The Milky Way is a giant galaxy that rotates rapidly. Every hour our solar system flies 900 thousand kilometers of space.
Astronomers say the Milky Way left its old heart in the constellation Sagittarius. It was reported by Science News.
New data from the Gaia spacecraft shows scientists where the galaxy’s original core – an ancient stellar population around which the rest of the Milky Way grew – formed more than 12.5 billion years ago.
“We have long assumed that a giant cluster of old stars must be located somewhere in the middle of the Milky Way, and now the Gaia spacecraft has shown us,” said Hans-Walter Rix, an astronomer from Max Planck Institute for Astronomy of the Max Planck Institute for Astronomy.
It is noted that the ancient heart of the Milky Way is a round protogalaxy that spans about 18,000 light-years and has a stellar mass of about 100 million times that of the Sun, or about 0.2 percent of the Milky Way’s current stellar mass. .
“The study gives us more information about the youngest stage of the formation of the Milky Way. We have seen a few glimpses of this stellar population before, but the new work allows us to look at it in its entirety from in a bird’s eye view,” said Vasily Belokurov, an astronomer from the University of Cambridge.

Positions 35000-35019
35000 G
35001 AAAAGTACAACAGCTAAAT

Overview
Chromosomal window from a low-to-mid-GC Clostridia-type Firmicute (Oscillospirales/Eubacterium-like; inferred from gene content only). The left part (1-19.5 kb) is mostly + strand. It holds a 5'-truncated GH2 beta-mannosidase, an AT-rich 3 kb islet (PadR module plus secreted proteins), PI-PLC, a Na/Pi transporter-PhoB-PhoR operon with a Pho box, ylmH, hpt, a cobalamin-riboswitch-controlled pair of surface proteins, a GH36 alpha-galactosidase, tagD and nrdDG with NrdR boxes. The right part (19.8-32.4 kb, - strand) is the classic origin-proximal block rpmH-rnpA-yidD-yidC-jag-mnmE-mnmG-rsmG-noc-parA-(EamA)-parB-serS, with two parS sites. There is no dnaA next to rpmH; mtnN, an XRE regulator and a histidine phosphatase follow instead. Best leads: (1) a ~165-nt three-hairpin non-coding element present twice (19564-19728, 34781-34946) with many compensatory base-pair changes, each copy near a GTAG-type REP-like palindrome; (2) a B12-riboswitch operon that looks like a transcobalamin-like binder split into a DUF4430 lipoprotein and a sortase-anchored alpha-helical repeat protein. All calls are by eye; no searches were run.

Experts also emphasized that stars from the center of the Milky Way are often rich in metals, which appeared in large quantities due to the explosions of past stellar populations. But Ricks’ team wanted to find stars with very low metal abundances, which may have appeared only at the dawn of galaxy formation.
The result is a sample of 18 thousand ancient stars, which is the core around which the entire galaxy blossomed. Considering the stars hidden in the dust, Ricks believes the protogalaxy is 50-200 million times larger than the Sun.
“This is the original core of our galaxy,” explained the scientist.
It was previously reported that James Webb took the clearest picture of Neptune’s rings in more than 30 years.
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